Music Can Ease Labor Pain - And Some CD Picks For You

Many women approaching childbirth labor are fearful of the pain they may experience. Some are also unwilling or unable to take medication to ease the pain. A new study provides hope for those seeking to lessen delivery pain without medications. How do they do it? Through the use of music.
Soft music decreased both sensation and distress of active labor pain in the first three hours and delayed increases in the distress of pain for an hour. For some participants relief was fairly substantial. Phumdoung has found that it can reduce the laboring mother's perception of pain and also her distress. Better pain management may speed recovery from childbirth and improve the mother-infant relationship.

The study, which appeared in the June 2003 issue of Pain Management Nursing, found that music can reduce the sensation of labor pain and decrease and delay the emotional distress that accompanies it. The study was led by Sasitorn Phumdoung, a recent graduate of Case Western Reserve University's Frances Payne Bolton School of Nursing. Marion Good, associate professor of nursing at the Bolton School, was Phumdoung's dissertation advisor. Good's previous research, in an NIH-funded study, had found that this same music reduced pain after surgery.

Phumdoung studied two groups of laboring women, ages 20 to 30, who were all having their first baby. The study started when they were 3 to 4 centimeters dilated. One group chose from among five types of calming music and listened to it for the first three hours in the hospital after active labor began. The comparison group had the standard care during labor.

The group receiving music used a tape recorder and earphones to listen to the music, with 10-minute breaks each hour; the control group did not listen to any music. Phumdoung measured the women's reports of labor pain before the study began and hourly for the next three hours. During the three hours and at each hourly measure, the music group had significantly less sensation and distress pain than the control group.

"These findings have significant implications for women preparing to give birth," Good said. "Many women are afraid of the pain associated with childbirth, but are reluctant to take medication because of its possible effects on the baby and progress of labor. Soft music does not have these effects, and thus has the potential to be an effective and widely-used alternative to medication for easing pain during early active labor."

The study took place in two hospitals in Phumdoung's home country of Thailand, where she is on the faculty of the College of Nursing at Prince of Songkla University. In those two hospitals, the standard of care was to not give analgesic medication to laboring mothers because of its effect on the infant.

Music to birth by
So what kind of music should you look for when trying to choose soft music for your baby's birth? Here, Pregnancy & Baby's editors tell you their labor picks!

Paint the Sky with Stars: The Best of Enya
The Best of Enya "Enya is a natural for childbirth; I had my Enya CDs on hand for all of my births, but I especially remember how well her music soothed me during the labor of my third birth, a planned home waterbirth. As my labor ramped up -- at 3 am, no less -- I set my trustworthy Shepherd Moons disc to playing softly and slipped into the birthing tub we had rented. It was fitting, and very relaxing, to soak and labor to the swells of 'Caribbean Blue.' Before the rest of the house awakened, before the midwives arrived, before transition kicked in and the adrenaline surged... I was alone, floating and peaceful, with this sweet music on my side." - Betsy Gartrell-Judd, Editor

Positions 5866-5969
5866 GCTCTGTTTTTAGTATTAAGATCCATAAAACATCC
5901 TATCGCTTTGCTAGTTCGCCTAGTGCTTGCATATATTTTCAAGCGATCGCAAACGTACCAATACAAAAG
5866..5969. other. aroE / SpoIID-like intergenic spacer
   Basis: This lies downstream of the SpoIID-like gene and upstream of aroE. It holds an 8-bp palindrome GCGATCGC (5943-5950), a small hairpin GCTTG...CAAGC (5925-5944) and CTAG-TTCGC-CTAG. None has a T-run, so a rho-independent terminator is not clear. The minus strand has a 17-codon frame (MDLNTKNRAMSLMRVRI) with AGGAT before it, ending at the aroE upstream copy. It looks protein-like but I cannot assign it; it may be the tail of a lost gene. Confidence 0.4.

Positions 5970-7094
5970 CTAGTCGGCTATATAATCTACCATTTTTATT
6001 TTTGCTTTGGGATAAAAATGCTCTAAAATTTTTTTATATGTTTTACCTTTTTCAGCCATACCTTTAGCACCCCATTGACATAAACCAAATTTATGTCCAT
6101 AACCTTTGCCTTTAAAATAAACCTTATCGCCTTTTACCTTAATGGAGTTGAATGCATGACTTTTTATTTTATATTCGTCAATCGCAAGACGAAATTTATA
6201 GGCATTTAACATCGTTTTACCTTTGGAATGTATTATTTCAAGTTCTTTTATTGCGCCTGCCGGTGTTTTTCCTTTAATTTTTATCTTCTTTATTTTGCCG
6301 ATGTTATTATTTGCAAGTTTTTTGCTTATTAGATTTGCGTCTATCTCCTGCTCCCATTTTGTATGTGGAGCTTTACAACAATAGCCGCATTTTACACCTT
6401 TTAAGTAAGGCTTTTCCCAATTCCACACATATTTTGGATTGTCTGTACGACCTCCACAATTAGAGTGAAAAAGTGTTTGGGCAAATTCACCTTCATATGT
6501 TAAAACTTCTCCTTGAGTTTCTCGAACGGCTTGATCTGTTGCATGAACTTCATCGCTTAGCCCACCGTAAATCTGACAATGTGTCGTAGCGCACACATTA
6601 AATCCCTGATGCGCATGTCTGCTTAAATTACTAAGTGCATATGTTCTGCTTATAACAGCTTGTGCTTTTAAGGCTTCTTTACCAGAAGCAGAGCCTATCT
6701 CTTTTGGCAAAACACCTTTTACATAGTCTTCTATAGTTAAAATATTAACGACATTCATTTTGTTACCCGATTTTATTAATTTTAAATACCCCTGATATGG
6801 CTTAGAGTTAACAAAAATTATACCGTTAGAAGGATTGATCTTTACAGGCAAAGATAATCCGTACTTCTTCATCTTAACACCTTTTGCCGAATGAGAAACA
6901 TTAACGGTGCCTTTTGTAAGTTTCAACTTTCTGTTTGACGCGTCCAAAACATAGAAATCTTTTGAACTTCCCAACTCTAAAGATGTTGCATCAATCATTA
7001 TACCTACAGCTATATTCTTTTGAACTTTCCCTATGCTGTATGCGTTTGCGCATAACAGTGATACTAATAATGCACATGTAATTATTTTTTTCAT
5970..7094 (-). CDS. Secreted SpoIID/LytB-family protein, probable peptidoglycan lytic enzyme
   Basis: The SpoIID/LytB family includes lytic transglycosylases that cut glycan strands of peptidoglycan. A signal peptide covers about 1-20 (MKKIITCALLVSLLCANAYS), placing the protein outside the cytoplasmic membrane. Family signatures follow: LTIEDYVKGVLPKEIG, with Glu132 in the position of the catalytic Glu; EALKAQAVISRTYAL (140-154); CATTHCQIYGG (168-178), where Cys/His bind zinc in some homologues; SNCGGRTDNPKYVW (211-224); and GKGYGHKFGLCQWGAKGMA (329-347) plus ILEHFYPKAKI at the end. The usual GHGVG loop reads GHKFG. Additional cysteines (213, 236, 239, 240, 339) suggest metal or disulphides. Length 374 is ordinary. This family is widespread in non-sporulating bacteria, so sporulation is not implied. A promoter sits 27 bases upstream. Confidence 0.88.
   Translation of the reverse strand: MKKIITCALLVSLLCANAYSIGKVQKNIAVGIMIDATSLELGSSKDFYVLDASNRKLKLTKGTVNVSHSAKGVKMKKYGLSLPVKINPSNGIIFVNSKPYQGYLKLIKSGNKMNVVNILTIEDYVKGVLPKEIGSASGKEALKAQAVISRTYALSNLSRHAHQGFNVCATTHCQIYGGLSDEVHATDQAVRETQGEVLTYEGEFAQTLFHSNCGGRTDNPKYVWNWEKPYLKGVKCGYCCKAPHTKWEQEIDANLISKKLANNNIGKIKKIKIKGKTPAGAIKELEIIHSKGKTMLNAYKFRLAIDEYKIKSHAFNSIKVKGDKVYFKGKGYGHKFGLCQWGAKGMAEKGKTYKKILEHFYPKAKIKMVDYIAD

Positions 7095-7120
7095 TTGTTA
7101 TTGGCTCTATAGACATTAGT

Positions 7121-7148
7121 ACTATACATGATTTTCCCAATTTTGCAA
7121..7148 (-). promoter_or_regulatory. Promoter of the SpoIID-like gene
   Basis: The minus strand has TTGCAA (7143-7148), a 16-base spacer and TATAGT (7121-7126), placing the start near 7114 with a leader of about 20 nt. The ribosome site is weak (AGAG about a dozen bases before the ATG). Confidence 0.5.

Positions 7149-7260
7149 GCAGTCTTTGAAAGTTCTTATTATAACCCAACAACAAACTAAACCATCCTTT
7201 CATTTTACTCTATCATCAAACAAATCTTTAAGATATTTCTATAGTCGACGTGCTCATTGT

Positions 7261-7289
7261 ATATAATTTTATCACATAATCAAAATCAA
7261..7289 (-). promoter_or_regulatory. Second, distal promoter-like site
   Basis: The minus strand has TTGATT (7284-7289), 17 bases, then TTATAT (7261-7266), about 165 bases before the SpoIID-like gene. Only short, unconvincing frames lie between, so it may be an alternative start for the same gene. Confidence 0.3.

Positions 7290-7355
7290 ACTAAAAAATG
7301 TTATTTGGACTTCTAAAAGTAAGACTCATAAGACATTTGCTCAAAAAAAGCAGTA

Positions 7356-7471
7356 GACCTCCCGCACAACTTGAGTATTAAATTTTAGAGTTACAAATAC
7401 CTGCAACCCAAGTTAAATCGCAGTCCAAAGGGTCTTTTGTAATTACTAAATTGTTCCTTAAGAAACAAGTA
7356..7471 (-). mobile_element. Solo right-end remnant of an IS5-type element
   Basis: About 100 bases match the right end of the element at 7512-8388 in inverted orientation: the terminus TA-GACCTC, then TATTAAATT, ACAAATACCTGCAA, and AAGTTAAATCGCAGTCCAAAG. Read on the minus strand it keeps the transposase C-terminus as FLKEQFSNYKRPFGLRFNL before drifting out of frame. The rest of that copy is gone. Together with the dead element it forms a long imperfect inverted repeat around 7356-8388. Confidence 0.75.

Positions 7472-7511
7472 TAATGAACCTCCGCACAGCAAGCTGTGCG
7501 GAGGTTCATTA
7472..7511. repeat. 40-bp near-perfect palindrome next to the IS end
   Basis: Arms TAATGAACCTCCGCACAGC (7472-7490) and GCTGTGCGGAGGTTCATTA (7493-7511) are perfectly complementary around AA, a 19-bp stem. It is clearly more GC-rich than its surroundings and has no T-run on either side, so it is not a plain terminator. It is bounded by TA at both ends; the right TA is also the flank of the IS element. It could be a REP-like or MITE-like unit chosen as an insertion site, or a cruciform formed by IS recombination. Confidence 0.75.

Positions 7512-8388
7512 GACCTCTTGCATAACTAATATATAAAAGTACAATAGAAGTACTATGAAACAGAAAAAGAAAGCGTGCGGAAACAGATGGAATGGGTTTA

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The Best of the Brothers Cazimero
The Best of the Brothers Cazimero "For someone who spent many summers -- and a honeymoon -- in Hawaii, the music of the Brothers Cazimero evokes the most wonderful, peaceful memories of the islands. This disc is the next best thing to being there -- during labor, I could all but see the gorgeous ocean views, hear the soothing sounds of the surf, smell the gentle fragrance of plumerias, and bask in the rich warmth of the sun. The Brothers sing mostly in Hawaiian, of which I know only a couple of the most common words, but no matter. Although I typically prefer rock music, these graceful, mellow tunes brought me right back to Maui as they calmed and inspired me through labor."- Nancy Price, Editor
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Return to Pooh Corner
Return to Pooh Corner "Kenny Loggins wrote the poignant title song when he was in high school, mourning the loss of his childhood... and penned its signature warm-fuzzies ending (and recorded the disc's other tunes) when his wife was pregnant with the fourth of his five children. Like Loggins, I saw the circle of my life coming around again with my fourth pregnancy. When I heard this song on the way home from the routine ultrasound that showed a healthy, growing boy, I melted into tears. I could go back, it reminded me, to days filled with simple pleasures and everyday miracles that my first son, Tyler, showed me in his toddlerhood. Every song on this CD has something to stir a parent's soul; from classic lullabies to Loggins' own inspirations, it's heart-rending take on the parenting journey we share. Capturing in words how the music brought me through Zachary's birth is so very difficult... who can explain 'Too Ra Loo Ra Loo Ra'? Some things need to be felt, rather than said." - Vanessa Sands, Senior Editor
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